A former Whitby man has been promoted to the position of associate professor at a Japanese university while coaching one of the world’s most prestigious university karate clubs.
Richard Heselton left Whitby with one suitcase for Japan at the age of 18 after completing his education at Caedmon College Whitby.
No stranger to martial arts, Richard had practiced judo, boxing and kickboxing since the age of eight, but at 12, when he encountered karate for the first time, he was shocked by the speed and technical ability of the top fighters and became a karate enthusiast starting his karate training at the Whitby Shotokan Karate club with Mike Howard.
Heselton decided to go to Japan before starting university. Initially planning only to stay in Japan for three months, he became fascinated by the profundity of karate.
A Government of Japan website article says to this day, 22 years later, he continues to pursue karate at the highest level in Japan, even at the age of 40.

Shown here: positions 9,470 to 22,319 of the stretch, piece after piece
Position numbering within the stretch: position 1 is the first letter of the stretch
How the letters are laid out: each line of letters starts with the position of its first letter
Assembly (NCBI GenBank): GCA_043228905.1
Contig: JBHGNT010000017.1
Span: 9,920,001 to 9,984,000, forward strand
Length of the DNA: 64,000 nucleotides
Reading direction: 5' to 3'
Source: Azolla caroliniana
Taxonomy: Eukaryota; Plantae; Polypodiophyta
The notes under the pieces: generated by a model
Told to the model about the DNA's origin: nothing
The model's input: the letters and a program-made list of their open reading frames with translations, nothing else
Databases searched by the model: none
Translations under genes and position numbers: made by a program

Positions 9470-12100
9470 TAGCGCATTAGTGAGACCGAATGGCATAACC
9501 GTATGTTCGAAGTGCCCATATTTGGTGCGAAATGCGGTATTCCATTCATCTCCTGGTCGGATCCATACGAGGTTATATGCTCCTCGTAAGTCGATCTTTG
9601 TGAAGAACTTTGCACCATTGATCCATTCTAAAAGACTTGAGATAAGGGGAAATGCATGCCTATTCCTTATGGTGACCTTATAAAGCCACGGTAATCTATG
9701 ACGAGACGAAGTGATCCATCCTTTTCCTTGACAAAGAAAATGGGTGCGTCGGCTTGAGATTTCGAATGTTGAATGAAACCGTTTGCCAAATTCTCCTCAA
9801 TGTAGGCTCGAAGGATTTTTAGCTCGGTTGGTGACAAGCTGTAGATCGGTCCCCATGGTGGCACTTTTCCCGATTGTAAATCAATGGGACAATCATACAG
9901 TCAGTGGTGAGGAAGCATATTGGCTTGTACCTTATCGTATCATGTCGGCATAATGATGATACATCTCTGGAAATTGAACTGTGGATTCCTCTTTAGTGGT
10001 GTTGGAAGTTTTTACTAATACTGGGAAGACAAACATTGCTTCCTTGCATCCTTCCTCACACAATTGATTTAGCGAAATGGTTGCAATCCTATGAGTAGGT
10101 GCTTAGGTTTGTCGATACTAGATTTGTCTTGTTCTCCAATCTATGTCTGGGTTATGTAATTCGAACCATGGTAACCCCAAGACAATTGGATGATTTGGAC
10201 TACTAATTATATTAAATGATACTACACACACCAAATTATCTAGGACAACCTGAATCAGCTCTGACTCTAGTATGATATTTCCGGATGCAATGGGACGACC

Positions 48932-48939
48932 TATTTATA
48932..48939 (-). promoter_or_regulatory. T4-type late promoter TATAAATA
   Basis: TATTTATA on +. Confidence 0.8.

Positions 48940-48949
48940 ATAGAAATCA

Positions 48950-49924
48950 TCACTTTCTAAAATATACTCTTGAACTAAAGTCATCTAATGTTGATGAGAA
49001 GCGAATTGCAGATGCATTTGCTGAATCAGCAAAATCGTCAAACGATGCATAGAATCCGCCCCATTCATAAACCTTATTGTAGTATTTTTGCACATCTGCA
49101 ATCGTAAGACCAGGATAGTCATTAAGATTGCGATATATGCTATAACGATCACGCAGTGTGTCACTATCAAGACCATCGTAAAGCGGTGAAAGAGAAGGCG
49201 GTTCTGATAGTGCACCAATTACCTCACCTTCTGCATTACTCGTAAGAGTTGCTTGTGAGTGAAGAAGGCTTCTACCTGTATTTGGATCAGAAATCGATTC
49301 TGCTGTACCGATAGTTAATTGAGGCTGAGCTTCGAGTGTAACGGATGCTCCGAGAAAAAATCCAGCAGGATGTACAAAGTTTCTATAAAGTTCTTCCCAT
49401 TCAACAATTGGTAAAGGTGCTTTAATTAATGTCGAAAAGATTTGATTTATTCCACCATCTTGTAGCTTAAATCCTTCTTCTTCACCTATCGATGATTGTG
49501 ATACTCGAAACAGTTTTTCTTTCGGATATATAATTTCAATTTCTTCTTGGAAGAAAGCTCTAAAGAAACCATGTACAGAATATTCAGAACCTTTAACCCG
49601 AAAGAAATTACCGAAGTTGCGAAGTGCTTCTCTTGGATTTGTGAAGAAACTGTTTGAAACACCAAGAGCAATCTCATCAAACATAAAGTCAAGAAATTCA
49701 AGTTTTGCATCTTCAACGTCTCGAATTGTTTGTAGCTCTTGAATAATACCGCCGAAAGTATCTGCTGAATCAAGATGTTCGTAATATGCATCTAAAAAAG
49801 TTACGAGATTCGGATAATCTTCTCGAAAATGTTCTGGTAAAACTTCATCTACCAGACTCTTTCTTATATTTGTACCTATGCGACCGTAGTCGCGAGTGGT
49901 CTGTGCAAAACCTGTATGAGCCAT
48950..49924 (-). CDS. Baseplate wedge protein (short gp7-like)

In his third year of university, Heselton became the first foreign captain of the Takushoku team and he was also the first westerner to ever captain a top tier Japanese university karate club, a role he held consecutively for two years.
Heselton has also represented England on numerous occasions culminating in the England team placing fourth in the team event of the last World Championships held in Tokyo in 2014. He was also a winner in the All Japan Karate Championship in the team category and placed 3rd in the individual event.
Four years ago he began working as a lecturer in the Faculty of International Studies at Takushoku University.
Since then Heselton has also worked as a coach at the karate club under the chief instructor Katsunori Tsuyama and the head coach Takuya Taniyama while teaching at the university.
Karate has been added to the list of official sporting events for the 2020 Tokyo Olympic Games and Heselton hopes that his students might have the opportunity to compete.